The first case, Meacham v. Knolls Atomic Power Laboratory, involved an employer’s decision to lay off 31 employees, 30 of whom were age 40 or older. The workers sued, claiming the layoffs had a disparate impact on older workers in violation of the Age Discrimination in Employment Act (ADEA).
The employer claimed it based its layoff decision on reasonable factors other than age, which is an affirmative defense under the ADEA. It also stated that the employees had earlier lost their case because they couldn’t show the factors were unreasonable. By a 7-1 vote, the justices said the employer — not the employees — had to prove that the non-age factors used in its decision were reasonable.
In a widely watched benefits case, Metropolitan Life v. Glenn, a majority of the justices ruled that a conflict of interest exists when the administrator of an Employee Retirement Income Security Act (ERISA) benefits plan evaluates the validity of benefits claims and also pays for them.
The case involved an employee who initially received disability benefits but later was denied. The plan administrator, MetLife, also was the insurer that paid valid claims. The employee contested the denial in court under ERISA, saying MetLife had a conflict of interest that the court should consider as part of its review. The Supreme Court majority agreed, saying that the significance placed on the conflict in a review depends on the circumstances of the case.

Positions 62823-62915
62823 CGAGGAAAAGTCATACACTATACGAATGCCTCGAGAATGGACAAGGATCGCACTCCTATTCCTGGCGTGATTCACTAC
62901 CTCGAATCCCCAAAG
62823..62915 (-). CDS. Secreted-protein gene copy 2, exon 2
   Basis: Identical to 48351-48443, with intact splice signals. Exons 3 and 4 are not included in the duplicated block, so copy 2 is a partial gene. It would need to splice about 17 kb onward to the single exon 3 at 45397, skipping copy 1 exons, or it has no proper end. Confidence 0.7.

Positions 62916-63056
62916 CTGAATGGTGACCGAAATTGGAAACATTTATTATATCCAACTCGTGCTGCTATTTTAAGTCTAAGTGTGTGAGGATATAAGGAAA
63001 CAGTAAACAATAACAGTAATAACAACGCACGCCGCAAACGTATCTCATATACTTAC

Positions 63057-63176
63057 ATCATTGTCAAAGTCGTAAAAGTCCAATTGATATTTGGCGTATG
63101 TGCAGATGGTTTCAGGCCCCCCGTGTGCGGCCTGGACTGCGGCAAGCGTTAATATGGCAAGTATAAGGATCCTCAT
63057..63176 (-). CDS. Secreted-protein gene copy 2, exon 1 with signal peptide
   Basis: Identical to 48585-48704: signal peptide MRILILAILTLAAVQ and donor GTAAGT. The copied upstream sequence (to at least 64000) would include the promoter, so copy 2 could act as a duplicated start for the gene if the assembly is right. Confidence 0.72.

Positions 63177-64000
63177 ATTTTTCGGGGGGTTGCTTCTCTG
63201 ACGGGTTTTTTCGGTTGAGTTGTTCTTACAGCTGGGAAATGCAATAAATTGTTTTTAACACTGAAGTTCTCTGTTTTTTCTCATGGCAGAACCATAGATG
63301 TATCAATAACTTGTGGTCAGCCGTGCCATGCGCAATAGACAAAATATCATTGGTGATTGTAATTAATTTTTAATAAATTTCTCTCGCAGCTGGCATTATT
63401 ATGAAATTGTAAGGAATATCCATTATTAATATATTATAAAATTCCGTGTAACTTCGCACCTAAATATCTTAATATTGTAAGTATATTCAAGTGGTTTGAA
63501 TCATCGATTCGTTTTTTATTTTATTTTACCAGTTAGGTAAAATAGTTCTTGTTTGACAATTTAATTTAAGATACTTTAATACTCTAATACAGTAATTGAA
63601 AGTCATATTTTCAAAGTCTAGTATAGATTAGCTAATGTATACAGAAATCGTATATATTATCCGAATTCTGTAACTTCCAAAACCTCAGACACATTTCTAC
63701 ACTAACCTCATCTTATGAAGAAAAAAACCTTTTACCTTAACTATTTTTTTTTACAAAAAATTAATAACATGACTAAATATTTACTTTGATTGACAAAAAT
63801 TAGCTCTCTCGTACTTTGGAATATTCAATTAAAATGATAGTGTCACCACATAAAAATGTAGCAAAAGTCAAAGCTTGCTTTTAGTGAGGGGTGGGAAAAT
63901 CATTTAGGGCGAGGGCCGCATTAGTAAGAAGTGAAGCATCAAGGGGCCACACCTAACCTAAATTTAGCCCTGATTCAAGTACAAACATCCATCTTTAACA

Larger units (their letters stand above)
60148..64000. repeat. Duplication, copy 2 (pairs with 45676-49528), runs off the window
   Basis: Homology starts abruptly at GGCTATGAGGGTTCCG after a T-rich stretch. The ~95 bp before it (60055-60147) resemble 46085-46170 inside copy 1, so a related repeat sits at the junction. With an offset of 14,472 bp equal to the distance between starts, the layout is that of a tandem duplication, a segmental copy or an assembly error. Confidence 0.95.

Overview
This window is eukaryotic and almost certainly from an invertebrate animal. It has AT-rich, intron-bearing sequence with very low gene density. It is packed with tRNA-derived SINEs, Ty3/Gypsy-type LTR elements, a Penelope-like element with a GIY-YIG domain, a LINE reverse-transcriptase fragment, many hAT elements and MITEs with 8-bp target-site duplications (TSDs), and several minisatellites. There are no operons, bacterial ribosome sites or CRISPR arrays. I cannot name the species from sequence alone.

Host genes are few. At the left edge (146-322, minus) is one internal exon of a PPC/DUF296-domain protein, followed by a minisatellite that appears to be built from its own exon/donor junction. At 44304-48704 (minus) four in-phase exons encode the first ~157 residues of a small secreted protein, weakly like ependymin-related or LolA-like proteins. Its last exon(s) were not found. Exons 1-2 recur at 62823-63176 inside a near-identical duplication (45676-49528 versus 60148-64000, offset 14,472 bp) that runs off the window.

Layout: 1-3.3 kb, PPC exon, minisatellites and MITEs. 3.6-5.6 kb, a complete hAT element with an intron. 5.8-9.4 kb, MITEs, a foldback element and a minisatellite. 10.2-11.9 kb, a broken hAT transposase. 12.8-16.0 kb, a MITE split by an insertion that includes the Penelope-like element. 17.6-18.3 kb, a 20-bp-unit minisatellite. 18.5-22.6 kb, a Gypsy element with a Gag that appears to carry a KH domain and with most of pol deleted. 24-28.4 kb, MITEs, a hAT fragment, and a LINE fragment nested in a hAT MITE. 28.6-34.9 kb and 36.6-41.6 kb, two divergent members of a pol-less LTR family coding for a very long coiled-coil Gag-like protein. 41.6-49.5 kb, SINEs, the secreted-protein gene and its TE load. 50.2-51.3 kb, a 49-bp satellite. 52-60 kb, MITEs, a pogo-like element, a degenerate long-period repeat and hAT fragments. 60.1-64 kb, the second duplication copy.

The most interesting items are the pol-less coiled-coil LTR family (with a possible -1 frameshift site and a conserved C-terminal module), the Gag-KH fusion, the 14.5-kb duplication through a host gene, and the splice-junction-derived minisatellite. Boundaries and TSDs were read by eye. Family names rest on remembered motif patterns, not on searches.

Finally, in Kentucky Retirement Systems v. EEOC, a 5-4 majority found no age discrimination in a retirement plan that credited additional years of service to employees who became disabled before they became eligible to retire but not to employees who became disabled after they became eligible to retire. A decision based on retirement eligibility isn’t equivalent to one based on age, the majority said.
We will provide more detailed information on these rulings in the next issue of your Employment Law Letter.